Oral Anticoagulants: CAUTION SHOULD BE EXERCISED WHEN COUMARIN ANTICOAGULANTS ARE GIVEN IN CONJUNCTION WITH TRIGLIDE. THE DOSAGE OF THE ANTICOAGULANTS SHOULD BE REDUCED TO MAINTAIN THE PROTHROMBIN TIME/INR AT THE DESIRED LEVEL TO PREVENT BLEEDING COMPLICATIONS. FREQUENT PROTHROMBIN TIME/INR DETERMINATIONS ARE ADVISABLE UNTIL IT HAS BEEN DEFINITELY DETERMINED THAT THE PROTHROMBIN TIME/INR HAS STABILIZED.
HMG-CoA Reductase Inhibitors (Statins): The combined use of TRIGLIDE and HMG-CoA reductase inhibitors should be avoided unless the benefit of further alterations in lipid levels is likely to outweigh the increased risk of this drug combination (see WARNINGS).
Resins: Since bile acid sequestrants may bind other drugs given concurrently, patients should take TRIGLIDE at least 1 hour before or 4-6 hours after a bile acid binding resin to avoid impeding its absorption.
Cyclosporine: Because cyclosporine can produce nephrotoxicity with decreases in creatinine clearance and rises in serum creatinine, and because renal excretion is the primary elimination route of fibrate drugs including TRIGLIDE , there is a risk that an interaction will lead to deterioration. The benefits and risks of using TRIGLIDE with immunosuppressants and other potentially nephrotoxic agents should be carefully considered, and the lowest effective dose employed.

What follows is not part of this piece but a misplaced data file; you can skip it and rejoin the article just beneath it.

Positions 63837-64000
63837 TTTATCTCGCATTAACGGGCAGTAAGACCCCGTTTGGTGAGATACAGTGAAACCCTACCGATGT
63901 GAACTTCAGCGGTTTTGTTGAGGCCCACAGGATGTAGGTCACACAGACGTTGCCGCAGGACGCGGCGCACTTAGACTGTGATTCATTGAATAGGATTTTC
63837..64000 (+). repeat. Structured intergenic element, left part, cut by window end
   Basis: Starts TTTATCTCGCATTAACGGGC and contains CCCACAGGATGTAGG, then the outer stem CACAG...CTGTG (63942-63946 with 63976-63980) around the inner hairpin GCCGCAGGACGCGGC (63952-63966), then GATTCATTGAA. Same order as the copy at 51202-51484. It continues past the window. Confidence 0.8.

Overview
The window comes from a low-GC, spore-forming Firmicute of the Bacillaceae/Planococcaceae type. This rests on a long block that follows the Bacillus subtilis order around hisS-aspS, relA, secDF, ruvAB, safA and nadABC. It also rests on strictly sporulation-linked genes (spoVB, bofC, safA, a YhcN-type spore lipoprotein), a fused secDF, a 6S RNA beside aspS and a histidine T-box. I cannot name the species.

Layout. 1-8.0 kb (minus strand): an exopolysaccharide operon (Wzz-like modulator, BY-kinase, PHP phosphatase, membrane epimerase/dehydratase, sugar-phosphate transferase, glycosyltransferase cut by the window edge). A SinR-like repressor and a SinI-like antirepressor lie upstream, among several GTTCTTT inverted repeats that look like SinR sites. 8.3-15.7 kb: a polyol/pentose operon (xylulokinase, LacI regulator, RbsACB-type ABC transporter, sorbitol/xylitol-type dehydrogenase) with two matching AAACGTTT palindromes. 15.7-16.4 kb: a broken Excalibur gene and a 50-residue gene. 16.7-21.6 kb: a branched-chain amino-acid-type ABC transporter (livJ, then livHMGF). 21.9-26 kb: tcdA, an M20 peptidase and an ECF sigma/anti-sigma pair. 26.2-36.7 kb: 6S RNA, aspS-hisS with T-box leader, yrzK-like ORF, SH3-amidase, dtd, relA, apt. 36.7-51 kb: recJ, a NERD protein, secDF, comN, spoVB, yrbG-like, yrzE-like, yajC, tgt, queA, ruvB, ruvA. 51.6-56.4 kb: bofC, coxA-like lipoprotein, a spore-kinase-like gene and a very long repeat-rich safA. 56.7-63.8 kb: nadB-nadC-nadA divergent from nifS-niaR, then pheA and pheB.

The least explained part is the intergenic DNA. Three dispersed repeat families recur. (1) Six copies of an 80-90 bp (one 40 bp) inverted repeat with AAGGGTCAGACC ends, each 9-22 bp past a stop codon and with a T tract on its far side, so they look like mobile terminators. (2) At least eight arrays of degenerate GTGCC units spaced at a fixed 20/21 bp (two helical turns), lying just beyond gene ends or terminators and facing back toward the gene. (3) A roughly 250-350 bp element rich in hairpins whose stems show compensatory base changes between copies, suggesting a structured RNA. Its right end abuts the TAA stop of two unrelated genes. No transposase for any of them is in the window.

Two dietary carcinogenicity studies have been conducted in rats with fenofibrate. In the first 24-month study, rats were dosed with fenofibrate at 10, 45, and 200 mg/kg/day, approximately 0.3, 1, and 6 times the maximum recommended human dose (MRHD, based on mg/meter2 of surface area). At a dose of 200 mg/kg/day (at 6 times the MRHD), the incidence of liver carcinoma was significantly increased in both sexes. A statistically significant increase in pancreatic carcinomas was observed in males at 1 and 6 times the MRHD; an increase in pancreatic adenomas and benign testicular interstitial cell tumors was observed at 6 times the MRHD in males. In a second 24-month study in a different strain of rats, doses of 10 and 60 mg/kg/day (0.3 and 2 times the MRHD based on mg/meter2 surface area) produced significant increases in the incidence of pancreatic acinar adenomas in both sexes and increases in testicular interstitial cell tumors in males at 2 times the MRHD (200 mg/kg/day).
A carcinogenicity study was conducted in rats comparing three drugs: fenofibrate 10 and 60 mg/kg/day (0.3 and 2 times the MRHD), clofibrate (400 mg/kg; 2 times the human dose), and gemfibrozil (250 mg/kg; 2 times the human dose, multiples based on mg/meter2 surface area). Fenofibrate increased pancreatic acinar adenomas in both sexes. Clofibrate increased hepatocellular carcinoma and pancreatic acinar adenomas in males and hepatic neoplastic nodules in females. Gemfibrozil increased hepatic neoplastic nodules in males and females, while all three drugs increased testicular interstitial cell tumors in males.